• Gary Sales | October 12, 2012 6:34 PMReply

    I'm not sure about the ideas proposed for the "new" story telling as described in this article. When it comes to the perception of what's entertaining and worth paying to watch the audience is always ahead of the curators. If they like it, their interest transcends any expert's criticism of why it's bad. Sometimes the professional critics are the last to "get it" when it comes to the heretofore unknown tastes rumbling up from cinema culture's grass roots. There's no shortage of critically panned movies that have risen to the top of the box office. There are also a number that take a while for even the public to catch on to. (Rocky Horror suffered from both I think.) What I am sure of, is that the landscape for selling & distributing my latest indie feature has changed yet again.

    Here I am coming through final post for THE GIRL ON THE TRAIN, starring Stephen Lang, Henry Ian Cusick, Nicki Aycox and David Margulies in a superbly written, well shot, neo-noir murder mystery that I produced for writer/director Larry Brand last spring here in NY. We're d only weeks away from attending the AFM in LA and from the stories I'm hearing I have major concerns about navigating those labyrinthian Loews hallways to make a deal that will offer me and my associates & investors enough up front to buy a bottle of Champagne to celebrate a deal.

    I've been making movies since the early 80's and have been part of, and witness to, the great rise and blossoming of the indie film sector. A number of under financed indie efforts broke though to great viewership and financial success. Sadly, most failed and many movies never got seen beyond their initial festival push and many producers went into the real estate business. Nowadays there may be a digital shelf somewhere where those movies might be accessible. Still, the money's long gone and getting them in front of eyeballs for even the satisfaction that at least someone's getting to see the work, is still the issue.

    In the last couple of decades, technology has opened new doors to cinemamakers, (I hesitate to say film any more), both on a production level and in distribution but now the new problem is way more supply than demand; way more movies to curate than curators; way too many digital diversions to hijack paying eyeballs; and way too little advance money to help a guy/gal and their investors get whole after maxed budgets and his credit cards used to deliver a movie. It's laughable, that having cracked the code on delivering unique, quality content to viewers by shifting from schlepping atoms (film prints) to sending bits (media files), little has changed for indie creators in terms of a knowable pathway to making and releasing our hard made wares for reasonable payments, so we can get back to the work of creating new movies.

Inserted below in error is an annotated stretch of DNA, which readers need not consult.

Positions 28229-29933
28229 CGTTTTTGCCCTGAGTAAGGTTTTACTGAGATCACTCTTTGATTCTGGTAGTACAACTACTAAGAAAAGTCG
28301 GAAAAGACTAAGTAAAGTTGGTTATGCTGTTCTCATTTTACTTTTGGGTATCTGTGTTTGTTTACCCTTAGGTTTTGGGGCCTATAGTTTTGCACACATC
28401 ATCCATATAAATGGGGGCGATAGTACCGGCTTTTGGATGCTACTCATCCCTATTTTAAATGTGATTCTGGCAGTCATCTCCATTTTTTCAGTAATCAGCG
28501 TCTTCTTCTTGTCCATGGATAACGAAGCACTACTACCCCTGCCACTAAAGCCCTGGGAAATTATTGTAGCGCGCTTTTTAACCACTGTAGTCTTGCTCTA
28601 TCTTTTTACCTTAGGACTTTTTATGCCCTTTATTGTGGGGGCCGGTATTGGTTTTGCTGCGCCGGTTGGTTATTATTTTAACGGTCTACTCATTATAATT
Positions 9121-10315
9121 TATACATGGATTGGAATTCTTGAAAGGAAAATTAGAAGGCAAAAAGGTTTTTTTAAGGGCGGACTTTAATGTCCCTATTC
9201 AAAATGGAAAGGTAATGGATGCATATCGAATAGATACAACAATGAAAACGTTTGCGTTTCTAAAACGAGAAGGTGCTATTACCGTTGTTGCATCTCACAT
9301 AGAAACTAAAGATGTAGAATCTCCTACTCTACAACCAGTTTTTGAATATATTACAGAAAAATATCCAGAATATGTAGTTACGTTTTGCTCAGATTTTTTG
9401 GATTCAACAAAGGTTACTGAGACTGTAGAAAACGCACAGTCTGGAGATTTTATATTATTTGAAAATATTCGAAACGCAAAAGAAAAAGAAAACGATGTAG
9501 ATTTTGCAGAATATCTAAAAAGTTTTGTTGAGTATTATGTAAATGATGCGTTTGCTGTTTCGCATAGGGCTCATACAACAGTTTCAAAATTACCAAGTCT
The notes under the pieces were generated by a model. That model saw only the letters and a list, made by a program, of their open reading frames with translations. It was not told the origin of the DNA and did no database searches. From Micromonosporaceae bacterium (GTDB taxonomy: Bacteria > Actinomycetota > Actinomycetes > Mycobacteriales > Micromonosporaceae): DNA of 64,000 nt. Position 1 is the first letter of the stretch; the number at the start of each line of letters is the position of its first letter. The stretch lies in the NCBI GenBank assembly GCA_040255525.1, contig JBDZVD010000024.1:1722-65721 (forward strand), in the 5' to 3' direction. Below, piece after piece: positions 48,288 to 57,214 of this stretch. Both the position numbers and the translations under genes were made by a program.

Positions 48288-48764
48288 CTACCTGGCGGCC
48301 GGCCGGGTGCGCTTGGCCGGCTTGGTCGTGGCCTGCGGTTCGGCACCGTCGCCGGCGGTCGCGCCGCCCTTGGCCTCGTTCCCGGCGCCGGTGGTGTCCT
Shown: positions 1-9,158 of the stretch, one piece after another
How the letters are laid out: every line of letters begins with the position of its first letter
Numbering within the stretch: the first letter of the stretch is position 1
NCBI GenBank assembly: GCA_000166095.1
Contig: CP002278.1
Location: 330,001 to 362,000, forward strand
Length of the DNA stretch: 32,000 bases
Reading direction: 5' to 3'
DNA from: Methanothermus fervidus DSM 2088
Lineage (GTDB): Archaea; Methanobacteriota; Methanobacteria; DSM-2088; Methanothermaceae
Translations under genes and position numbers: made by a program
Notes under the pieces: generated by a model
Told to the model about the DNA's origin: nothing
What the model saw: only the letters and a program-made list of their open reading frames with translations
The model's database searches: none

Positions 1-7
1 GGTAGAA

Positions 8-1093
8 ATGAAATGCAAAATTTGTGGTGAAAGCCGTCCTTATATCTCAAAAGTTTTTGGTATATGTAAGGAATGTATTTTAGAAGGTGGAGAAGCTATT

Yes, I can see the new model they say is forming-- becoming a part of the continuing sales and marketing of our creations. I'm just not sure that those of us who slave to produce and deliver movies are suited to sales or that eager to take it on. The old model had certain advantages if you were successful-- you got paid an advance for your movie; you left the crass, crazy world of sales & marketing your movie to your distributor; and you went back to the hard work making or thinking about making your next one. Luck and the quality of the distributor's campaign be with you-- and you might even see a check in your mail box 60 days after the end of the first quarter after the movie's release.

    BTW-- I'm willing to wear as many hats as needed to succeed so I'll just have to call you guys up at Cinetic and PDA and find out, "what's a 21st Century Indie producer to do.?"

  • Sàrah | September 26, 2012 2:23 PMReply

    "...inspired by the intermingling of two groups of real people — a geek-oriented, male, ’50s computer science community fixated on the archeology of cybernetics, and a female community based around burlesque and pin-ups..."

    Gee, what progress!


  • Doubting_commodity | September 26, 2012 12:40 PMReply

    ""Because in the end, it’s a three-tiered thing: Is it fun, is it social and participatory? Is somebody emotionally invested in it? .... We can move past the commoditization and finally move it to the point where story can really take hold, as it should in the 21st century."

    What is being described here is not "story"; it's crowd-funding sublimated or glorified into "content" creation. Without "commoditization", there are no stories in the usual sense of the word, i.e., crafted materials which take the viewer out of his own pitiful head. Still worse, the process Weiller yearns for is already well-advanced in the indie film world: these films may have auteurs attached, but they're aggregations of the interests and market assessments of the attendees of this very conference. And nobody's interested.

    What Weiller argues for may have broader democratic ambitions and reach, but it remains a product which only interests its own creators, rather like poetry today (lots of people write it, but very few read it). This solipsistic paradise may well be the future, but nobody will make a living from it, because everyone will be the creator of it. Beware what you wish for....